WASHINGTON - Up to three more combat brigades could be available to go to Afghanistan beginning next spring, in answer to repeated calls from commanders for more soldiers, Defense Secretary Robert M. Gates said yesterday.
Gates told the Senate Armed Services Committee that more forces could not be committed immediately without extending combat tours or changing troop deployments. But, in response to prodding from the committee's chairman, Carl Levin (D., Mich.), Gates said they probably could go in the spring and summer of 2009.
Levin objected to a statement in Gates' prepared testimony that said it now may be "possible" to do militarily what must be done in Afghanistan - which has been a secondary priority to the Iraq war for years.
"It seems to me that is just simply not good enough," Levin said. "To say it's possible that we'll do what we must do in Afghanistan does not represent the kind of commitment of forces or resources that our commanders on the ground are asking us for in Afghanistan."
In response, Gates offered the likely troop buildup next spring but cautioned that the next president will have to weigh how large a U.S. force should be sent to Afghanistan, given that the population does not readily welcome foreign forces there.
"I think we need to think about how heavy a military footprint the United States ought to have in Afghanistan," said Gates, or "are we better off channeling resources into building and expanding the size of the Afghan national army as quickly as possible."
The military shortfall in Afghanistan has been a common complaint from commanders.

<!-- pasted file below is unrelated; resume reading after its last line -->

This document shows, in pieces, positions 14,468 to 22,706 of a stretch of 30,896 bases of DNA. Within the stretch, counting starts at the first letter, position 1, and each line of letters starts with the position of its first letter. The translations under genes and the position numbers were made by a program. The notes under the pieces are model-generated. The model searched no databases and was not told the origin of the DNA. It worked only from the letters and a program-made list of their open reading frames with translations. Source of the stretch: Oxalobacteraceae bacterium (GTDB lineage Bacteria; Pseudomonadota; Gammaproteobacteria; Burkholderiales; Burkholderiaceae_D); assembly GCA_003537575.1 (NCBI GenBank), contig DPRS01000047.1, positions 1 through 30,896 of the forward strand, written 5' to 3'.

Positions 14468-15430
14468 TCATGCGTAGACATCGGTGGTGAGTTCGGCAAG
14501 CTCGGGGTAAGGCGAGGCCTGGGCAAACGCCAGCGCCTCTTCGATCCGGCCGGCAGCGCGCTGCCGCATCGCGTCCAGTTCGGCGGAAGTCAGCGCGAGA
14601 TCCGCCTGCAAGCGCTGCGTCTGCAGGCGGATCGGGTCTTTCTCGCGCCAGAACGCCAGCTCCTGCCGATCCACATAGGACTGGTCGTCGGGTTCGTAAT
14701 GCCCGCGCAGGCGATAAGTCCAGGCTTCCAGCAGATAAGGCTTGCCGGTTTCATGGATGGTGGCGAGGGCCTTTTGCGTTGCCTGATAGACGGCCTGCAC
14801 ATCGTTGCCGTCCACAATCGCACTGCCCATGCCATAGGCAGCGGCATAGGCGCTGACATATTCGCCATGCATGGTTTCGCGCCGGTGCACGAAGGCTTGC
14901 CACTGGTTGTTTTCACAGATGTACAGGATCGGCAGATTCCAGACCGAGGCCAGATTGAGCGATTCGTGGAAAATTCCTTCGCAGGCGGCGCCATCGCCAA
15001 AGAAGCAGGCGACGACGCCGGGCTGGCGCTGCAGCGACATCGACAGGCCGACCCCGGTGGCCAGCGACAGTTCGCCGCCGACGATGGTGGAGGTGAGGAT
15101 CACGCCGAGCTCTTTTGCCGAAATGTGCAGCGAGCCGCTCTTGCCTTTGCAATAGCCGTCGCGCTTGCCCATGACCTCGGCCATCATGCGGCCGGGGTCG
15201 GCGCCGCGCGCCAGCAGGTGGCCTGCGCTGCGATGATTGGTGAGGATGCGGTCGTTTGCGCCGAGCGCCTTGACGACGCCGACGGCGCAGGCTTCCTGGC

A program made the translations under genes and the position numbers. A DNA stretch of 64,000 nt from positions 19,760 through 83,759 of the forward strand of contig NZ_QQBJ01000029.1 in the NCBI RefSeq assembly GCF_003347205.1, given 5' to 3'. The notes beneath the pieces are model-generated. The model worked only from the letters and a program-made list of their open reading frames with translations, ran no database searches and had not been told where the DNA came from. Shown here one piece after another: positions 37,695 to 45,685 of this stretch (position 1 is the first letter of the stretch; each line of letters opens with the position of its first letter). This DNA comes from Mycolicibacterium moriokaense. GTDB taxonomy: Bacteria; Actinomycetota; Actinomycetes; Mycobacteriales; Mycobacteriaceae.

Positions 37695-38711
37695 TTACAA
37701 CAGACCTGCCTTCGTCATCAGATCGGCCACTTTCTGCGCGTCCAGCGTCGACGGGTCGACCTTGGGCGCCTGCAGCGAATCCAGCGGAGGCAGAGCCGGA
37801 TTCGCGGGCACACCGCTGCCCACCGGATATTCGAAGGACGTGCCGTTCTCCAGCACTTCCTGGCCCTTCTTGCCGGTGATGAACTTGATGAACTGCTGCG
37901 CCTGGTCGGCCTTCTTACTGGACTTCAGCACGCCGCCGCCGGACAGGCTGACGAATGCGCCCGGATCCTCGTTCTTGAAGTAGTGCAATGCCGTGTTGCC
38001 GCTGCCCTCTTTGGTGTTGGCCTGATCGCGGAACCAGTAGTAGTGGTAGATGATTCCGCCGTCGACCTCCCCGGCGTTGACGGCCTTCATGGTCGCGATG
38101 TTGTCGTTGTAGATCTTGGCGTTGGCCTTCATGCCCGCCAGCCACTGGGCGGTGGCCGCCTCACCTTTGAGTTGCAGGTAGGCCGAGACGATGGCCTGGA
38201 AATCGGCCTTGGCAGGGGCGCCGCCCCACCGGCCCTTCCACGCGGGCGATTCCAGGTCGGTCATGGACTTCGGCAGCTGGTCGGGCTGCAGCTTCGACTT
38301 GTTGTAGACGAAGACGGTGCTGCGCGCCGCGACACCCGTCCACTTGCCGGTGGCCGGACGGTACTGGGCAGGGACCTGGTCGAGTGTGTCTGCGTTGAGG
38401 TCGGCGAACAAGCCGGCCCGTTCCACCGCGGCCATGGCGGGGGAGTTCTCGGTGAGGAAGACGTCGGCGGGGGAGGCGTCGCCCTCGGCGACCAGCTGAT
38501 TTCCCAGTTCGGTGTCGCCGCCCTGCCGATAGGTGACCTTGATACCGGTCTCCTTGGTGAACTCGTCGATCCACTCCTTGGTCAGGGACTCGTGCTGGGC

While the number of U.S. troops in Afghanistan has grown from fewer than 21,000 two years ago to more than 31,000 today, the senior U.S. general there said last week that he needed at least 10,000 more ground troops, beyond the 3,700 Army soldiers due early next year.
An Army brigade ranges from 1,500 to 3,000 soldiers.
The requirements include more helicopters, combat troops, trainers, and other support forces. But with 151,000 soldiers committed in Iraq, the United States has not had the troops for Afghanistan.
Adm. Michael Mullen, chairman of the Joint Chiefs of Staff, has noted that in Afghanistan "we do what we can; in Iraq we do what we must."
Gates sketched out a complex challenge in Afghanistan in the coming months, where he said the United States must listen more carefully to Afghan leaders and work harder to avoid civilian casualties, which inflame the population against forces they may see as occupiers.
It will be important to bolster local and provincial governments without creating warlords or other militias in the process.
In other remarks, Gates signaled a turning point in Iraq, saying the Unietd States has now entered the endgame there. But he said the progress should not prompt U.S. leaders to abandon caution.
Both he and Gen. James Cartwright, vice chairman of the Joint Chiefs, told the panel that military commanders believed they needed to move cautiously as they cut troop levels in Iraq.
"We do not want to jeopardize the gains that we made," Cartwright said. "We paid a high price for them."
Interpol to Assist Afghan Police
When the Afghan
Taliban engineered a prison break in the southern city of Kandahar in June, nearly 900 inmates escaped, but
not a single one had been fingerprinted or photographed.
the international police organization, has launched an effort to help Afghanistan boost its police capabilities.
Currently, no Afghan
police offices in the country's 34 provinces can take fingerprints and send them to Kabul to be entered into international databases, said B.S. Sardar Awa, head of Afghanistan's Interpol office. Only police in Kabul are
able to submit information to Interpol.
Following the visit
of Interpol Secretary- General Ronald K. Noble to Kabul last week, Awa said he hoped to soon equip five to seven provinces with both fingerprinting and DNA-testing equipment.
The Interpol initiative
could help alert police around the world when their wanted criminals are captured in the Afghan-Pakistan region.
An increasing number
of terror plots meant to be unleashed in Europe are being traced back to Pakistan's tribal areas near the Afghan border, where extremists get training and weapons.
- Associated Press